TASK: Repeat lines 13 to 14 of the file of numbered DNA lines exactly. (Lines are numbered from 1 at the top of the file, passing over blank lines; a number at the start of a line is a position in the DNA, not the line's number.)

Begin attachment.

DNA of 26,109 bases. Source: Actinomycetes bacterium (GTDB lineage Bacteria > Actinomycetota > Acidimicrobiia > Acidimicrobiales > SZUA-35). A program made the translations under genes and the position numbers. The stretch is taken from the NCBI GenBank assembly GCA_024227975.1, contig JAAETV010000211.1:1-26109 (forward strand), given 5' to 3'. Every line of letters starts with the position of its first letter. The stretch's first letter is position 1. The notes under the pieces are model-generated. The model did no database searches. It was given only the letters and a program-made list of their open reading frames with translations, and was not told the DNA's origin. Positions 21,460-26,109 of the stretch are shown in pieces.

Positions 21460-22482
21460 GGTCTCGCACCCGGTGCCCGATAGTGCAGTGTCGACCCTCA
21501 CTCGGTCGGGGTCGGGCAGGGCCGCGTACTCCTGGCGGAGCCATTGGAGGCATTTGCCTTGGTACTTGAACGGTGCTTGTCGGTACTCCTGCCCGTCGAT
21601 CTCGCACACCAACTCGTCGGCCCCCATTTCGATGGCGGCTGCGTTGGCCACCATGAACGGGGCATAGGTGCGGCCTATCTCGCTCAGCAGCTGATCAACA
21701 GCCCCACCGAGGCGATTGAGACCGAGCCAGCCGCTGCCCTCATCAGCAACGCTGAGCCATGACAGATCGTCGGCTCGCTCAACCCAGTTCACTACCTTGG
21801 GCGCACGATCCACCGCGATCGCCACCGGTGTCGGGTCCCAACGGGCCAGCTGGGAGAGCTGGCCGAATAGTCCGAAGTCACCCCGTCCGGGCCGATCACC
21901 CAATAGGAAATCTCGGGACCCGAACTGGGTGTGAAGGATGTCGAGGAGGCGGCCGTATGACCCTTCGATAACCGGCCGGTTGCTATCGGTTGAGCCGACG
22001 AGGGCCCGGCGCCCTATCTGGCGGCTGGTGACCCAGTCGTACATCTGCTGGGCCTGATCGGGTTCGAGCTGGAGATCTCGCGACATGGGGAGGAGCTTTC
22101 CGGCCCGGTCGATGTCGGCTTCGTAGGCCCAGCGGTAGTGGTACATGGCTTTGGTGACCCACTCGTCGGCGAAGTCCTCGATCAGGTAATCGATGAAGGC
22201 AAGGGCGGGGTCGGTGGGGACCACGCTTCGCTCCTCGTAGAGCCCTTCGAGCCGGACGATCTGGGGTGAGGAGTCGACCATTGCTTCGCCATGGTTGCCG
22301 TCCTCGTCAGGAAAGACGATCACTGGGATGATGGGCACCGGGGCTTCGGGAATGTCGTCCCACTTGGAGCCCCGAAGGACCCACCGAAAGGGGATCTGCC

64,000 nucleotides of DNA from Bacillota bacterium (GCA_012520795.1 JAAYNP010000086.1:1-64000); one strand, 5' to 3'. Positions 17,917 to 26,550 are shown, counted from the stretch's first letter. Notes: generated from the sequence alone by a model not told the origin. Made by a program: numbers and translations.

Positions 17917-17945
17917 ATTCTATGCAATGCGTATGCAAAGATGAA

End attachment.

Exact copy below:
64,000 nucleotides of DNA from Bacillota bacterium (GCA_012520795.1 JAAYNP010000086.1:1-64000); one strand, 5' to 3'. Positions 17,917 to 26,550 are shown, counted from the stretch's first letter. Notes: generated from the sequence alone by a model not told the origin. Made by a program: numbers and translations.

Positions 17917-17945